The Nobel Laureate clears his throat and reads from his latest best-selling novel, holding us spellbound with lyrical and evocative imagery; clearly a work of genius. Around the corner, three of the most accomplished and visionary poets writing today are engaged in an active discussion about living a life of art and thought. Next up, an interview with Ronnie Kasrils, an event highlighted in the program notes as “a free flowing talk with this South African freedom fighter, lover and artist—a man of pure humanity and generosity of spirit”.
Where have these artists, musicians, and literary superstars assembled? An upper East-side salon in New York City? A concert hall in London or Berlin? Perhaps, but wait—the mingling patrons are not walking with white wine and nibbling at cheese plates; the drink of choice seems to be coconut water, ice-cold and drunk directly from the green coconut shell, and plates are heaped with curried goat, callaloo, and roasted breadfruit!
Welcome to the 11th annual staging of the Calabash Festival at Jakes Treasure Beach, Jamaica—an event the Boston Globe described as “one of the most improbable, beloved literary-musical-human gatherings in the world– a yearly get-together of some of the world’s most famous artists reading their most important works.”
We’ve driven two-and-a-half hours from Kingston along the quiet South Coast of Jamaica, a short fast stretch on the new toll road outside town, then an abrupt down-shift to traditional Jamaican country lanes. Twisting roads, heavy with overhanging foliage are punctuated with ramshackle roadside rum bars and fruit stands. Leisurely driving is the order of the day, with an eye-out for bicycles, push carts, pedestrians and goats.
As we approach Treasure Beach, the vistas open up. We’re in the Parish of St. Elizabeth, the “bread-basket” of Jamaica. Paradoxically, though this is a relatively arid part of Jamaica and water must be carefully husbanded, St. Elizabeth provides over 60% of Jamaica’s locally grown produce—melons, potatoes, beans, tomatoes, and corn. Small farms are carefully tended and one can see the discipline and caretaking that small scale farming imposes upon its practitioners.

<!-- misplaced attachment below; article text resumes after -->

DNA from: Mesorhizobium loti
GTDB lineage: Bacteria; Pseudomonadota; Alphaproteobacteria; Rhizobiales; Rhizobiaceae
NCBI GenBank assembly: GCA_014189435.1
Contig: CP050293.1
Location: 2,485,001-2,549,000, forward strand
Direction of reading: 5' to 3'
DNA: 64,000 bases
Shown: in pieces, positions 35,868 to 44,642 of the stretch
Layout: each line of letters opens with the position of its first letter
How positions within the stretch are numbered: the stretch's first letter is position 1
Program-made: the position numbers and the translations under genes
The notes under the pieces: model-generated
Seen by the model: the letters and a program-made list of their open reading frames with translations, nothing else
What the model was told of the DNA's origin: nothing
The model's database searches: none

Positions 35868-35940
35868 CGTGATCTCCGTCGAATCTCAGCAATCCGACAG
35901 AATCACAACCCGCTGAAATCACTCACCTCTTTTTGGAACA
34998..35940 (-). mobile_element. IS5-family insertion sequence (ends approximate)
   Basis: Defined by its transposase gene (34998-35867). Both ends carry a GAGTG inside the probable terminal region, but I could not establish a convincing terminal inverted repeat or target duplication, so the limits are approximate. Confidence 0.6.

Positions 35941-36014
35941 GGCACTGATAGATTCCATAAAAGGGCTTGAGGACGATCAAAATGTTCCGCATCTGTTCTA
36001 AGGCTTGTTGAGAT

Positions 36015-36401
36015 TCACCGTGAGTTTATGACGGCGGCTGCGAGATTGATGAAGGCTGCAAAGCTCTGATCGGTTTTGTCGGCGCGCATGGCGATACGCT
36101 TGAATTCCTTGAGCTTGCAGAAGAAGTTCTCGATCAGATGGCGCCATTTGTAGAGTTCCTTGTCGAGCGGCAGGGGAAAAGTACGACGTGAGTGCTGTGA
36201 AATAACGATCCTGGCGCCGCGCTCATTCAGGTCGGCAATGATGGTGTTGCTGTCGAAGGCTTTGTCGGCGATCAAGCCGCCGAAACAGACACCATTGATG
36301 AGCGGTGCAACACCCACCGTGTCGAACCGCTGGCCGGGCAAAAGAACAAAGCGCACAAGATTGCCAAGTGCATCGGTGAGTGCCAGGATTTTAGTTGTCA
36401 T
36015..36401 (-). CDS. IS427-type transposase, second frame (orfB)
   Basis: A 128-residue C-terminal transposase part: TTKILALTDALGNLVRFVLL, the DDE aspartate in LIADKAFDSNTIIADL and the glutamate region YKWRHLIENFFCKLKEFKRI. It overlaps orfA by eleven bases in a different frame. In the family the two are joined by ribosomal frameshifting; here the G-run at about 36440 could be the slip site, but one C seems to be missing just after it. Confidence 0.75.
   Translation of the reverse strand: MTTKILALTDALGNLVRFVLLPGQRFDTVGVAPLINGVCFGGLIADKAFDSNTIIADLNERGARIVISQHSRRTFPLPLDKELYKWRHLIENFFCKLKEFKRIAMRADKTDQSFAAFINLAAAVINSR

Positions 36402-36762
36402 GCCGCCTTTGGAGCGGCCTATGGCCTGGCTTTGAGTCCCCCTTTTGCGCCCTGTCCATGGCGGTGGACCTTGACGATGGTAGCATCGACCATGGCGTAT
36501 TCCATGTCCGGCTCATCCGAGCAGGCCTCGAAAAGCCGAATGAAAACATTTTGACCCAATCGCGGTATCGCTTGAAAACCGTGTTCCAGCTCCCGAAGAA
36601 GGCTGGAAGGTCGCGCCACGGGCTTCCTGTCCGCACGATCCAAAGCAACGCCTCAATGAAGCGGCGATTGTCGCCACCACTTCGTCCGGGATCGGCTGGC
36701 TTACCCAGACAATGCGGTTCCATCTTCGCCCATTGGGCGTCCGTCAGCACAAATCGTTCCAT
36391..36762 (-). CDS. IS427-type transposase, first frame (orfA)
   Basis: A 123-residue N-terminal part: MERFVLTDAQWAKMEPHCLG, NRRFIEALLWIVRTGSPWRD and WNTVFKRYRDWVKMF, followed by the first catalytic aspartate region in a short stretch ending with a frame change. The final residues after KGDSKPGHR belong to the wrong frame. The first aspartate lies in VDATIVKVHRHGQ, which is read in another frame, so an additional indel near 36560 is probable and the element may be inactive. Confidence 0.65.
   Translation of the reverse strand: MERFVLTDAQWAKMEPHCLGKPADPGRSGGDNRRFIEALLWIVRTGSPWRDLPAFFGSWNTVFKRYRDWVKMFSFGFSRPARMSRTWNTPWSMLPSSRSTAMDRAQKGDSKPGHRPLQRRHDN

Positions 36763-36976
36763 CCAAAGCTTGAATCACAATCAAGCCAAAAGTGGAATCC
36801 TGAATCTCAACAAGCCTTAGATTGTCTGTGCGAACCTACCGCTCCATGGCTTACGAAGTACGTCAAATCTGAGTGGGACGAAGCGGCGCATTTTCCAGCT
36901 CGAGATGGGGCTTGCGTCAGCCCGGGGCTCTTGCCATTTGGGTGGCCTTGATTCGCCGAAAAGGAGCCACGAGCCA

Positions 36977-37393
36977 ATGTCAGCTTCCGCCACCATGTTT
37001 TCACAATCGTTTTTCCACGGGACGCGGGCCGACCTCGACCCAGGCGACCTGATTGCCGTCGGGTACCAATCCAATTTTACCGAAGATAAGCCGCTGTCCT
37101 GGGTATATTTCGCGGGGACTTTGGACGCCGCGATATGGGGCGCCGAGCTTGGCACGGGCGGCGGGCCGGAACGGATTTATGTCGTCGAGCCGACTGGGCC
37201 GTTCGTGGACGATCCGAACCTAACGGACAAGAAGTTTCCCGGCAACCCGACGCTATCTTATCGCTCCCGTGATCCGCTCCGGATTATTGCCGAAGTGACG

A final turn and we’re directed into a small pasture converted into a makeshift car-park. We emerge into the soft evening air, laced equally with the pungent smell of jerk pit pimento smoke and the languid off-beat syncopation of a nearby reggae band. It’s official; we are now immediately and completely present—all else is forgotten.
How does one describe magic? Underneath a spreading Poinciana tree in full scarlet orange bloom, an intimate stage is set with sofas and comfortable arm chairs. Immediately behind—Calabash Bay—that expansive, gentle bit of the Caribbean Sea, waters lapping to within 50 feet of the presenters. We sit facing the stage and the sea, a privileged audience, and simply let the art and intelligence wash over us. For the next two days and nights, a progression of thinkers–authors, poets, humorists, professors and musicians– explore universal themes of family, freedom, human rights, and political activism. The content is at once earthy, inspirational, daring and diverse; brain food, served up in a most wonderful, if unlikely setting.
Late Sunday afternoon, as the wind freshens and whitecaps kick up across Calabash Bay, we reluctantly turn for home, warmed and nourished by the incredible offerings of the past forty-eight hours. Yes, client scorecards and performance metrics await us, but not until tomorrow. For now, a quiet, contemplative journey back to Kingston, and a heartfelt vow to return next year.
Mark Jones is Chairman of Global Gateway Solutions, Inc., one of Jamaica’s leading Contact Centers and BPO Providers. He lives with his family in Kingston, Jamaica.